What is better for an infant starting real food, jarred food or fruits and veggies through a processor?

My guess would of been that naturally fresh veggies and fruits are better, but a friend with several children says it's better to used jarred because you do not want to risk any pieces or fibers in the fix. But it seems like I could just run them to a mush and then use a strainer to be safe...

What do you think?

8 Answers

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  • Pippin
    Lv 7
    5 months ago
    Favorite Answer

    Whatever works for you and your baby.

    Jarred food has the benefit that the foods have gone directly from field to factory, so are actually 'fresher' than food you are likely to buy at the store, which may have been warehoused for weeks and then sat on the shelf for days.

    But if you want to make your own, that's fine too. By the time a baby is old enough for solids, (6 months+) you don't have to worry about bits of fiber, or pushing it through a strainer. He may even be able to pick up pieces of soft food and feed himself.

  • 5 months ago

    There is nothing wrong with jarred baby foods until child turns 1-year of age......then, switch to normal foods but diced so it will be easier for baby to chew.

  • Suzy Q
    Lv 7
    5 months ago

    Nutritionally there is nothing wrong with either. The jarred stuff is made with fresh produce and processed very quickly, sealed in the jar without additives. And as for the homemade stuff, for a baby who is old enough for solids, the food doesn't need to be blended THAT smooth, even fork mashed would be fine.

    I mostly used homemade food for my kids, for two reasons: I didn't see the need for them to start on only ultra-fine texture semi-fluid stuff, and I did want them to develop a taste for my kind of cooking. I don't know about you, but I don't usually eat brown beans mixed with apple sauce for dinner, so I didn't see the point in getting them used to those flavors.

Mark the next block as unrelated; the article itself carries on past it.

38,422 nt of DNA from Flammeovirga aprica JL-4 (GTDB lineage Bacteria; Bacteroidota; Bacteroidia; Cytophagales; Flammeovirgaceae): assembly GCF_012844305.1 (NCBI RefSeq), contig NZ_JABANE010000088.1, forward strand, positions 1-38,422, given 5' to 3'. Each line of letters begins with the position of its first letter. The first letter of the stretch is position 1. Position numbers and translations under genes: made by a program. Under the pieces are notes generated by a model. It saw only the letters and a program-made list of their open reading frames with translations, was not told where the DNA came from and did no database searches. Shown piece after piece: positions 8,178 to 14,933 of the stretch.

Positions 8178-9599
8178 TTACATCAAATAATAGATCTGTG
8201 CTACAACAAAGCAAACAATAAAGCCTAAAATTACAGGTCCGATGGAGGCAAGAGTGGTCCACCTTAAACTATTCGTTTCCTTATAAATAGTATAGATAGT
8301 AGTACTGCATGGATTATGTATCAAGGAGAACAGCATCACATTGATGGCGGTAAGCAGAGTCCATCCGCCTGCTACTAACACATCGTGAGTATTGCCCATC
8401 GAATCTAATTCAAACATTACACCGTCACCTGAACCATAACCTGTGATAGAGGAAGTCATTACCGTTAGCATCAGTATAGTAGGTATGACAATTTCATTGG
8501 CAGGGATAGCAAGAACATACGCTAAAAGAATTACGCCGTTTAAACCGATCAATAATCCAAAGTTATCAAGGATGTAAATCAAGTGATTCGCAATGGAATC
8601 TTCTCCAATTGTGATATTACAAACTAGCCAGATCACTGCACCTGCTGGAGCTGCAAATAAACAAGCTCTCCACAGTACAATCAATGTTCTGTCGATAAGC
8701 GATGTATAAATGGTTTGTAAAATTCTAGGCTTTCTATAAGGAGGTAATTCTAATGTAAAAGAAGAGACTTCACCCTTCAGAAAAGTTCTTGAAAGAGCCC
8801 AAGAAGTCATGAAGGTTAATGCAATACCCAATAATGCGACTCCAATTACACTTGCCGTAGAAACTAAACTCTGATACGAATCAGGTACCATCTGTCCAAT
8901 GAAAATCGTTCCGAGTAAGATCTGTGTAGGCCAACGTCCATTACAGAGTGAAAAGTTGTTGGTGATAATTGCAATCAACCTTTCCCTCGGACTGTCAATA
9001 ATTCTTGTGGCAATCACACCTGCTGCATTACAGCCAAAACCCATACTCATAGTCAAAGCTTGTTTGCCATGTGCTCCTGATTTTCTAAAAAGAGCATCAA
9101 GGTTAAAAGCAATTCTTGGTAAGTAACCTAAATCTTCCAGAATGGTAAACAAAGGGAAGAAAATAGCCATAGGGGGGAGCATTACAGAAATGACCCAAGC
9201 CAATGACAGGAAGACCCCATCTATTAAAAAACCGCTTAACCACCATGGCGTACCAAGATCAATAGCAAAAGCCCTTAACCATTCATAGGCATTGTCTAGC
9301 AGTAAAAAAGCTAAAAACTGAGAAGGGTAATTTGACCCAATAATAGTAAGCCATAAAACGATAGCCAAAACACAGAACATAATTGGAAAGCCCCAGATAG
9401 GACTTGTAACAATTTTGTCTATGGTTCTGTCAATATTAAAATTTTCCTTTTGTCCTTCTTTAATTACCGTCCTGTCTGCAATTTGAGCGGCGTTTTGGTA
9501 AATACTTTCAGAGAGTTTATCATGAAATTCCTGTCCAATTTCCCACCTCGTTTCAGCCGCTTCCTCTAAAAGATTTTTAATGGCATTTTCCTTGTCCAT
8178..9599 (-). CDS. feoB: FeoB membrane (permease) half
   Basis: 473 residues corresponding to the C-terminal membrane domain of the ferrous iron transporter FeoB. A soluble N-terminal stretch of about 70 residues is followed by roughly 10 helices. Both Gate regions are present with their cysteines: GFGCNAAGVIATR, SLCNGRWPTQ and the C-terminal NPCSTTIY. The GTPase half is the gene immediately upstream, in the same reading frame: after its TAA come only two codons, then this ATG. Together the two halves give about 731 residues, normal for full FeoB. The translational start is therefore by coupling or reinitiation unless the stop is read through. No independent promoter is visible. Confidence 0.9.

I didn't do full on baby led weaning, but I did offer a combination of purees and finger foods right from the start. The idea of worrying about a tiny bit of fiber is funny after having seen a 6 month old happily gnawing on whole cooked baby carrots and green beans.

  • LizB
    Lv 7
    5 months ago

    Or you could try baby-led weaning and not have to mess with any of that.

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  • Anonymous
    5 months ago

    I skipped the jars and premade except for trips out. My wee one had finger food size pieces of sweet potato, squash, or avocado, and soft melons as “”first foods””. Whatever he can gum chew.

    I don’t strain and process to mush. I prefer baby led weaning, with family foods. He loves to feed himself. The pieces are cut like French does, easy to pick up and large enough to make him chew his food. He’s 7 months old now.

  • 5 months ago

    Good question I am stuck in this too.. i spoke to my friend earlier who has weaned her baby she said fresh foods are good but can make the infant constipated I thought it was the other way round.. what I'm doing is trying one food at a time so I know what does what

    • rose5 months agoReport

      Thanks for your help I will have to try it

  • 5 months ago

    Fresh would probably be cheaper and you can make how ever much you want and store the extra in the fridge or freezer. It just depends on what you want to do.

  • 5 months ago

    The best is fruit and veggies through a processor

    Just make sure you clean them right and don't worry too much we all raised our kids and even our grandma raised their kids with fruit and veggies

    But you can only use jarred food occasionally if you are traveling, having an appointment and maybe when you are sick . Anything that prevent you from making his food

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